Following recent reports about the City of Orlando’s use of Amazon’s Rekognition, the Orlando Police Department (OPD) has now held a news conference clarifying that use. That’s according to recent reports from local sources, which covered statements made by police Chief John Mina. Speaking with the press, Chief Mina admitted that at least three IRIS surveillance cameras located in downtown Orlando were connected to Rekognition. For those who may not know, Rekognition is effectively an A.I.-driven facial recognition software tool created by Amazon. Among the capabilities of that software is the ability to identify, track, and analyze up to 100 people in a single image. That happens in real time. However, Mina went on to reassure the public that none of those cameras were actively being tracked by the software. More directly, that’s because only seven OPD officers are said to have had their images uploaded to the software.
However, it’s worth pointing out that, according to the source, at least part of the statement contradicts others made by the police chief just a day prior to the May 24 briefing in question. In fact, Chief Mina is said to have previously claimed that no cameras outside of those installed at the OPD headquarters. Mina did not comment on how long the software has been in place or give any indication as to which cameras it is installed on. Instead, the OPD representative clarified that there is no expectation of privacy in a public space and that the only photos uploaded for analysis were of volunteer officers. The department does not appear to be actively testing against residents or visitors to the city itself, at this time. Chief Mina did not appear to know whether any of the feed was redirected through Amazon’s servers or whether Amazon had any direct access to the feeds. Privacy advocates will be happy to learn that another spokesperson for the department later confirmed that Amazon’s access is strictly limited.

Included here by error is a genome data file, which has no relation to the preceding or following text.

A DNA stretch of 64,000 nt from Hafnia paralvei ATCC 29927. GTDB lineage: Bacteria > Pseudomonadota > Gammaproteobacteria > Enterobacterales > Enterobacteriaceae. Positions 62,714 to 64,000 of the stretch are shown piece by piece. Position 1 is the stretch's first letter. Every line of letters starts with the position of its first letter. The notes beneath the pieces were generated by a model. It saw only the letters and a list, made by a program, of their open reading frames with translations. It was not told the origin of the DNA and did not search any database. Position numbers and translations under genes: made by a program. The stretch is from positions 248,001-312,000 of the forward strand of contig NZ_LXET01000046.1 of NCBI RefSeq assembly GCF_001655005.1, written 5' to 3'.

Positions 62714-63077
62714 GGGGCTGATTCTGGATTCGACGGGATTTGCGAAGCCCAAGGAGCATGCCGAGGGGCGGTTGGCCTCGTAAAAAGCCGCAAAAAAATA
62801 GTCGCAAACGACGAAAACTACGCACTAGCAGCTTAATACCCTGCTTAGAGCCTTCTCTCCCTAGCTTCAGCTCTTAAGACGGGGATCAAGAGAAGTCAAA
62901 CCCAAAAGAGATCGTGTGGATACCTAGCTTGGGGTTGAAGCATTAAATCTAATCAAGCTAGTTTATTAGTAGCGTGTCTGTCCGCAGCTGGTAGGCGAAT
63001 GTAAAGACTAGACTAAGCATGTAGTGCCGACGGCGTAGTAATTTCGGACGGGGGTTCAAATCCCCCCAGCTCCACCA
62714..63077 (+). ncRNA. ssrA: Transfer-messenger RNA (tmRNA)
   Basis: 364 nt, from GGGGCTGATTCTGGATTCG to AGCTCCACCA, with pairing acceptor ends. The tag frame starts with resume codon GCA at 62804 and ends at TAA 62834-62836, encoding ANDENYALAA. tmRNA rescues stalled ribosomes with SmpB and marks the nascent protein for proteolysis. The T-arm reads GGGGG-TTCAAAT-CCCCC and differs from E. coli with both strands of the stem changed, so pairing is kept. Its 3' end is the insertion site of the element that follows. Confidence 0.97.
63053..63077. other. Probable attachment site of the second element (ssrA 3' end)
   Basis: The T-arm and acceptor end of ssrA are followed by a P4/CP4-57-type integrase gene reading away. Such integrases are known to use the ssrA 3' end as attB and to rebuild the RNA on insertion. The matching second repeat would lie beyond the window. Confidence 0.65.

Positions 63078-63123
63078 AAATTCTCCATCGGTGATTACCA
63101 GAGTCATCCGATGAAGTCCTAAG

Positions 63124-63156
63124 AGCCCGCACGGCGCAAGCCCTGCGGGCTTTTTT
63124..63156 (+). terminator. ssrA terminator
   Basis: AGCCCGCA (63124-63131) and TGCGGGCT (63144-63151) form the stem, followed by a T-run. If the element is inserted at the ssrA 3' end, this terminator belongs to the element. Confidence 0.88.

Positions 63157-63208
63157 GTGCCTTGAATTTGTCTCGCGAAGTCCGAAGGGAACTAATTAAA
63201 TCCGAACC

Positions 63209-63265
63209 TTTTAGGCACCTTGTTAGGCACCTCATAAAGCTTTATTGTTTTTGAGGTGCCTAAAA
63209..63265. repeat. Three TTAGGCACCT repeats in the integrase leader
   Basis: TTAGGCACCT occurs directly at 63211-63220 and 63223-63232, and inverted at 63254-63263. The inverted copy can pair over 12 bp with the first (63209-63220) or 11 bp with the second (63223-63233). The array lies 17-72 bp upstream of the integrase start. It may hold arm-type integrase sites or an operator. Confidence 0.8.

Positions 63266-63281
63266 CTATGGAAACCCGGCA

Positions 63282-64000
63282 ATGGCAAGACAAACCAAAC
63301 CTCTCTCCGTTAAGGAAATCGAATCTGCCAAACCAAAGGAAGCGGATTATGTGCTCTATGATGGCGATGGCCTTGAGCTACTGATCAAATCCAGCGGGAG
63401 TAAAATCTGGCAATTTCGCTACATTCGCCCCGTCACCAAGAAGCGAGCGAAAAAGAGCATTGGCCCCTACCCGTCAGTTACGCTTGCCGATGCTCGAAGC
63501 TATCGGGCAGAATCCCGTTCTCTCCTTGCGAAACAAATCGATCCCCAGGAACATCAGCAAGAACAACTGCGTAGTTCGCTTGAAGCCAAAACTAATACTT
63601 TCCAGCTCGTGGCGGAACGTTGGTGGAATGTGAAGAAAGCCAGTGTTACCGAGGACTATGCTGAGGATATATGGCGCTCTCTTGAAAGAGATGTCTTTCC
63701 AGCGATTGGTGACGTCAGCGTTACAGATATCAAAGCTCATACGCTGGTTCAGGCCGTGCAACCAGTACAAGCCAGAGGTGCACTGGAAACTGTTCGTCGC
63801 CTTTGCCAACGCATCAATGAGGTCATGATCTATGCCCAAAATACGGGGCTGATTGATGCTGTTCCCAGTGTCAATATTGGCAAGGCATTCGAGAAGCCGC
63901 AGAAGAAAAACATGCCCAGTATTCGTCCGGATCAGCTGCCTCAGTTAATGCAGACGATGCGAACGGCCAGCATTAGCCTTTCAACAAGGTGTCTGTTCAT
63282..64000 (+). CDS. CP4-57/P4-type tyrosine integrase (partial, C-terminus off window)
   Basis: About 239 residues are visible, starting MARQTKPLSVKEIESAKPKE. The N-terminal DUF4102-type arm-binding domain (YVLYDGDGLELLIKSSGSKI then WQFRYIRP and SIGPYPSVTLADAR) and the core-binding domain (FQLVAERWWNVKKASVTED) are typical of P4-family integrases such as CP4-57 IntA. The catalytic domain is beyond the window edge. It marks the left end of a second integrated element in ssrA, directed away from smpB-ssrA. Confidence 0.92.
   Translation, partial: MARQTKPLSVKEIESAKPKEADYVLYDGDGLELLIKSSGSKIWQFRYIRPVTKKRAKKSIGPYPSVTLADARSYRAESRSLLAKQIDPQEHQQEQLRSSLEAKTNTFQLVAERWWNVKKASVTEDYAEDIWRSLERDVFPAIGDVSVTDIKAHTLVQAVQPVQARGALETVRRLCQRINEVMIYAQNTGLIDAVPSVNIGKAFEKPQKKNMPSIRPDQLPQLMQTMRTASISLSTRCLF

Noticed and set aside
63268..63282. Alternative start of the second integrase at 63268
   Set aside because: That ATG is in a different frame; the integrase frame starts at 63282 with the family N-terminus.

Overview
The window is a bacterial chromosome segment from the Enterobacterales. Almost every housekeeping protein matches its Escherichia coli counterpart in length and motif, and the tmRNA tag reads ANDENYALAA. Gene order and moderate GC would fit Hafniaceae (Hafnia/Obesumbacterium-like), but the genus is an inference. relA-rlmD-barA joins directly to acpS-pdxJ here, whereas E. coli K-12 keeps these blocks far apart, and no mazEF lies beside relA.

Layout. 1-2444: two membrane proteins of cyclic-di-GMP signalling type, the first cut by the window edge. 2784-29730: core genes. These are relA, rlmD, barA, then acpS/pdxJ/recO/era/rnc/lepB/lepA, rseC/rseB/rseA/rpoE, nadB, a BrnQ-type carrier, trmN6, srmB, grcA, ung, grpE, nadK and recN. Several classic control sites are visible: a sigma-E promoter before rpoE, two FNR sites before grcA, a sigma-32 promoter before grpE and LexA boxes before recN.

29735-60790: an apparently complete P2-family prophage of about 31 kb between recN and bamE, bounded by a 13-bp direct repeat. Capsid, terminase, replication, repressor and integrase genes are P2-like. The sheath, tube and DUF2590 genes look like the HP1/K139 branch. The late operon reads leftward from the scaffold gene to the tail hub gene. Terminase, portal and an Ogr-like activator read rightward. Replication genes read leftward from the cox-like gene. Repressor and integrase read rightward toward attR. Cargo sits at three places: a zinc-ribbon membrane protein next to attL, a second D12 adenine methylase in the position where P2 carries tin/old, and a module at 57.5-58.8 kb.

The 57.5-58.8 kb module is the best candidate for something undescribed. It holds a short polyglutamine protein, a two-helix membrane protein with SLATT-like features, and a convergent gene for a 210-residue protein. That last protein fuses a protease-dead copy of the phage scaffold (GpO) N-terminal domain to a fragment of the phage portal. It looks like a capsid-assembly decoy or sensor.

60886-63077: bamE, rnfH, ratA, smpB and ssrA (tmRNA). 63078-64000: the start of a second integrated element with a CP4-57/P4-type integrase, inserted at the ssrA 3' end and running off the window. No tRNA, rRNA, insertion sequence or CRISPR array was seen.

Although the revelation is sure to stir up at least some controversy, the police chief also conveyed a desire for testing of the system to go well. According to Minas, the technology’s capabilities would be desirable in police body cameras to assist in identifying potentially dangerous individuals during encounters. He went on to reiterate that if the camera system works well enough to see more widespread use, Amazon’s Rekognition would never be used to “track random citizens, immigrants, political activists or, certainly, people of color.” Those words may not be reassuring to many opponents of these kinds of systems. However, setting ethical dilemmas aside, it is a good start for the OPD to begin opening up about its use of the systems and clarify their use.